Had the first season mostly focused on that, it might have become my favorite show on television. The problem is the dramatic sci-fi storyline, that a handful of synths were created to have consciousness. Humans who already fear the impact of synths on unemployment and the world in general would now have to be concerned that they could be replaced entirely. This part of the story doesn’t flow as well and feels uncomfortable next to the more personal side of the tale. The ending of the first season was clearly also planned to be the ending of the series, just in case. Things get wrapped up a little too quickly and neatly.

Following in the wake of Ex Machina probably doesn’t help me appreciate Humans as much, either. Ex Machina was a taut, quickly paced and intense drama that delved into the impact of AI on our world. Humans is broader, sometimes for the better, other times not so much. Its pace is slower and occasionally uneven, with tension lacking when the danger should be felt most. Where Ex Machina was lean and furious, Humans is too often top heavy and overly earnest.

Will I return for a second season of Humans? Humans hasn’t blown me away like the AMC dramas Breaking Bad, The Walking Dead and Hell on Wheels did. I may do something I don’t usually do and read advance reviews of season two to get a sense of where Humans is going and then decide. Until then, I’m firmly in the maybe column.

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‘Saul’ essence of good storytelling

It was good to see Tuco again.

It was good to see the meditative, calming presence of Tuco again. Man, I missed him.

(Spoilers ahead. You were warned.)

HOW DID SAUL GOODMAN end up in a position where he was working with psychotic, slimebag druglords like Tuco Salamanca and Walter White?

You get a sense of how Saul found himself where he found himself in Breaking Bad. Saul’s got that greed, to be sure, but he’s also an opportunist with an adrenaline addiction. He clearly likes to be on the edge, only to get a serious case of the nerves when he gets there. But while Saul is a scene-stealing character on that show, he’s not a primary character, one whose background gets much thought because it’s not really pertinent to that particular story. Sure, it would be fun to know what’s made Saul the man he is, but with all of Walt’s and Jesse’s death-defying hijinks, that wasn’t something Breaking Bad could or should have explored.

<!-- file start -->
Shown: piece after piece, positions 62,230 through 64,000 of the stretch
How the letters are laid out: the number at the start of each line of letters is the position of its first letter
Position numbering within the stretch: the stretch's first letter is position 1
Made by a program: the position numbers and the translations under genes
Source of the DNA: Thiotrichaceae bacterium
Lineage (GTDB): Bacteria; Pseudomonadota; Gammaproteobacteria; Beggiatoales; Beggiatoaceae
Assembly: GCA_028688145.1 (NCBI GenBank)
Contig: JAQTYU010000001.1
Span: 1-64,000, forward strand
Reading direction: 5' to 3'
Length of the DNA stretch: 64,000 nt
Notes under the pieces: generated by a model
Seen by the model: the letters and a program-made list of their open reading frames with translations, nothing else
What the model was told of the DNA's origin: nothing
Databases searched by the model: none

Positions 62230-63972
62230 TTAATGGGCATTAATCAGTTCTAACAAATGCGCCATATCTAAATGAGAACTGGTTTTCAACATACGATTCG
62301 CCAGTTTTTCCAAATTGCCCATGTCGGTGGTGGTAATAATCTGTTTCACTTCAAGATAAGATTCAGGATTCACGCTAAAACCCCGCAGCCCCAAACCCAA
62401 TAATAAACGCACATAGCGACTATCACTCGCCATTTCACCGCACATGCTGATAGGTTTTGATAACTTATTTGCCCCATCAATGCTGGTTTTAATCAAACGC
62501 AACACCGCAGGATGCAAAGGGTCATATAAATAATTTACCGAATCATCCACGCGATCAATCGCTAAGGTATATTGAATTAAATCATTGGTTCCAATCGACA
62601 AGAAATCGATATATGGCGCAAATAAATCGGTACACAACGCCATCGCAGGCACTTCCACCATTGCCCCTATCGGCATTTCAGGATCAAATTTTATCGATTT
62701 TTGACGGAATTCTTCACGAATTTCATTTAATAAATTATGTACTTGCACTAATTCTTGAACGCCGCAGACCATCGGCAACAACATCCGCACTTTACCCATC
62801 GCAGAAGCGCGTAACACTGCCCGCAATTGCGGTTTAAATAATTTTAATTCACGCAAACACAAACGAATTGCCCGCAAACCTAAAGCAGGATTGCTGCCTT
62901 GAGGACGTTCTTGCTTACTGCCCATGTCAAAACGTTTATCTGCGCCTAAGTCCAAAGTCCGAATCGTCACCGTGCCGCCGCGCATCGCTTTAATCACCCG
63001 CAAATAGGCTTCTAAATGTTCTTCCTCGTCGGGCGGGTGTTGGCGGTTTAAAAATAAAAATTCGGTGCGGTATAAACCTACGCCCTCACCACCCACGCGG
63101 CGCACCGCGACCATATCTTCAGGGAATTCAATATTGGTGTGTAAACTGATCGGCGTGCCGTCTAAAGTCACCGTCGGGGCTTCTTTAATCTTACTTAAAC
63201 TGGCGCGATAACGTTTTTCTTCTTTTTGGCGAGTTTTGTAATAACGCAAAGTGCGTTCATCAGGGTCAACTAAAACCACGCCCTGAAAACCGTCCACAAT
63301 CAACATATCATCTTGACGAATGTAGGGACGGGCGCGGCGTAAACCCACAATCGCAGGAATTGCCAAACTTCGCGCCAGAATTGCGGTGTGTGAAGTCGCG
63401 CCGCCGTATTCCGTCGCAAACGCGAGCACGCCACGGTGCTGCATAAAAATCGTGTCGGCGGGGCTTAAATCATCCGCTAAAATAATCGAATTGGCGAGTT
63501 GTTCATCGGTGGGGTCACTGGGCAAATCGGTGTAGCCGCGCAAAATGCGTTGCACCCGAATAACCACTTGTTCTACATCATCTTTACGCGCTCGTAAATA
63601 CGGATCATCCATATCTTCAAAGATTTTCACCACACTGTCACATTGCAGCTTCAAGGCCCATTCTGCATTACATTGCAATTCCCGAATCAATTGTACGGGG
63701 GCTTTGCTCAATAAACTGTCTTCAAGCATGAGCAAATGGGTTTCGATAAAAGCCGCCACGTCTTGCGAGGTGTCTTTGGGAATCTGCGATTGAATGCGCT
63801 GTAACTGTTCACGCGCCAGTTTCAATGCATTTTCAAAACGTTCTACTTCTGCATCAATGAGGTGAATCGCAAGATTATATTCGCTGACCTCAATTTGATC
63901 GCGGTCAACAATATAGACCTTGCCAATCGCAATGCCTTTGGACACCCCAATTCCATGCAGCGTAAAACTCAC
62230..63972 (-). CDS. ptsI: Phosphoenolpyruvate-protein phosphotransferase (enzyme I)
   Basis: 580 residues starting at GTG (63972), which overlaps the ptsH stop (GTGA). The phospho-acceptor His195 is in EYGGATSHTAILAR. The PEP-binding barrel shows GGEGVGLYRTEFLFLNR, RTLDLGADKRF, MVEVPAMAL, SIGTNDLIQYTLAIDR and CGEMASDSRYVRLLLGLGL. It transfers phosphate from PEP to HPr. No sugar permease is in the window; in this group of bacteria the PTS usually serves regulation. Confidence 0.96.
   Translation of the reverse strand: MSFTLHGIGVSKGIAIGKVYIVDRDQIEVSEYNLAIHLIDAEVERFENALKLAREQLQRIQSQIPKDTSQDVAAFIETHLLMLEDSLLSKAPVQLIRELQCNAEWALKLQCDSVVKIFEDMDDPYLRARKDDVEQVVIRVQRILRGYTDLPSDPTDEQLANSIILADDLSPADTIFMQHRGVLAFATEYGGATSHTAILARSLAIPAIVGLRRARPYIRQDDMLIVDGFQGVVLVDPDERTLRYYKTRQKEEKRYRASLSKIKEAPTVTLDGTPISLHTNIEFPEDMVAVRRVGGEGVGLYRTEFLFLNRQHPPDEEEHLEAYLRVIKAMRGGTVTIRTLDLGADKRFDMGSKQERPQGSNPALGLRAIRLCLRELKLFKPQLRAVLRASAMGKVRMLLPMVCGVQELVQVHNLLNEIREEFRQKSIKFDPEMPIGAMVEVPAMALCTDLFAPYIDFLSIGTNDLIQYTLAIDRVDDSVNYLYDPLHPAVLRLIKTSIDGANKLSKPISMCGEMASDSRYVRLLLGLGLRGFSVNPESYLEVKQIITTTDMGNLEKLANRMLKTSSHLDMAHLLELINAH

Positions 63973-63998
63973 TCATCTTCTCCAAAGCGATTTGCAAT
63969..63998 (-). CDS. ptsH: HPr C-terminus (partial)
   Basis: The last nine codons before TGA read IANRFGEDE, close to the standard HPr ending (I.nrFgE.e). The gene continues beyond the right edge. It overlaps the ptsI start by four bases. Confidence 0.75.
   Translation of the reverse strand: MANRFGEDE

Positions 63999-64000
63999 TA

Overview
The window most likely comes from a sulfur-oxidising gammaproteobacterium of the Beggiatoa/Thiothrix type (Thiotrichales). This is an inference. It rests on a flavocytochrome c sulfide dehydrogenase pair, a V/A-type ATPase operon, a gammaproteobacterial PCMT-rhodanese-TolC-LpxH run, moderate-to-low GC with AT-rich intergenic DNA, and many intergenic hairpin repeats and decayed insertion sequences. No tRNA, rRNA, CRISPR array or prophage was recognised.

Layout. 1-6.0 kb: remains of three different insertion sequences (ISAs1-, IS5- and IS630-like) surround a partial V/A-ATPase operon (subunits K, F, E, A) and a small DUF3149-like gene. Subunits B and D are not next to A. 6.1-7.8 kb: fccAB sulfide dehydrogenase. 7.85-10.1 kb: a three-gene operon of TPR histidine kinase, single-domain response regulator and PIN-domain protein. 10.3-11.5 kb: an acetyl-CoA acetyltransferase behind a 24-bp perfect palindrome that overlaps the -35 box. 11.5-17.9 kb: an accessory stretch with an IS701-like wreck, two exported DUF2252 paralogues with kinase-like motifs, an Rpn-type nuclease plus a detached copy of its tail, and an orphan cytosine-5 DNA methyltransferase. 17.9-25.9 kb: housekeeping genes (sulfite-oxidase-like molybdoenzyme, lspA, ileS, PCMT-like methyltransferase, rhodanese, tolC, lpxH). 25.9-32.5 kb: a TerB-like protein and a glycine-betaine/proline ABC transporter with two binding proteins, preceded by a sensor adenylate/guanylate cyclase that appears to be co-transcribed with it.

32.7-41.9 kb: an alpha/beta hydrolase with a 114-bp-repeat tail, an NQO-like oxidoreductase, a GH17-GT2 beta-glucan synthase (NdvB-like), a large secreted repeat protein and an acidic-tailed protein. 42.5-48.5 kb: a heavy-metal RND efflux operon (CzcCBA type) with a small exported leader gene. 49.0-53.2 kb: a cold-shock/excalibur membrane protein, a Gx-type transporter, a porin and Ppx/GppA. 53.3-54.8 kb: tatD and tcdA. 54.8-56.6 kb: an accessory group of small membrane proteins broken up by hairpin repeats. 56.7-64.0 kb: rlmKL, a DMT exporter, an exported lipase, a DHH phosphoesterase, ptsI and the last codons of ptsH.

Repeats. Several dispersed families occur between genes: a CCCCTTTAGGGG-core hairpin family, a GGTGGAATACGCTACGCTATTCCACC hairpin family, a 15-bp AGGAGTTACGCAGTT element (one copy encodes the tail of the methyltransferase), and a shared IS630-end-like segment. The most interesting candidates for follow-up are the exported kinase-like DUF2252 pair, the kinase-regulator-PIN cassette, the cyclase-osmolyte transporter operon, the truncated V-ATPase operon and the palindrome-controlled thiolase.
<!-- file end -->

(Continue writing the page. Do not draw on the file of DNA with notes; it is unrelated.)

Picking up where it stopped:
But Better Call Saul can and does mine that rich vein of Saul’s past. We get to me the real Saul, Slippin’ Jimmy, a low-rent con artist from Cicero, Ill., who ends up in jail because he takes a dump in the sunroof of a luxury car owned by the guy who was sleeping with his wife … only to find out, too late, that the cheating dick’s son and a fellow Cub scout were sitting in the back seat of the car when the felonious deuce was dropped. Jimmy gets out by promising his brother, Chuck (Michael McKean), that he’ll leave the Chicagoland area and go with Chuck to Albuquerque to start over fresh.

When we meet Saul, it’s years later. He’s a lawyer now, hustling small-time cases and scraping together a living. Chuck, a partner in a big-time law firm, can’t leave his house because of a unique form of agoraphobia. Saul is serving all of Chuck’s needs while trying to scrape by a living mostly with public defender cases. Then, Slippin’ Jimmy gets lucky. A multi-million dollar, class-action lawsuit falls in his lap, and now Saul has leverage to get his foot in the door with Chuck’s firm, HHM. The firm agrees to take on the case, and although he is going to receive a hefty payday, he won’t get a job with the firm, and he won’t be allowed to work the case.

Saul is furious. He believes that, once again, Chuck’s partner Howard has kept him on the outside looking in. He won’t allow HHM to have the case, ranting and flailing, unsure of what to do next.

Then the truth reveals itself. Howard has never been against Saul. Turns out, Chuck has refused to allow HHM to hire Saul has anything more than a mailroom clerk. Chuck says Saul’s not a “real lawyer,” and that he is what he’s always been: Slippin’ Jimmy.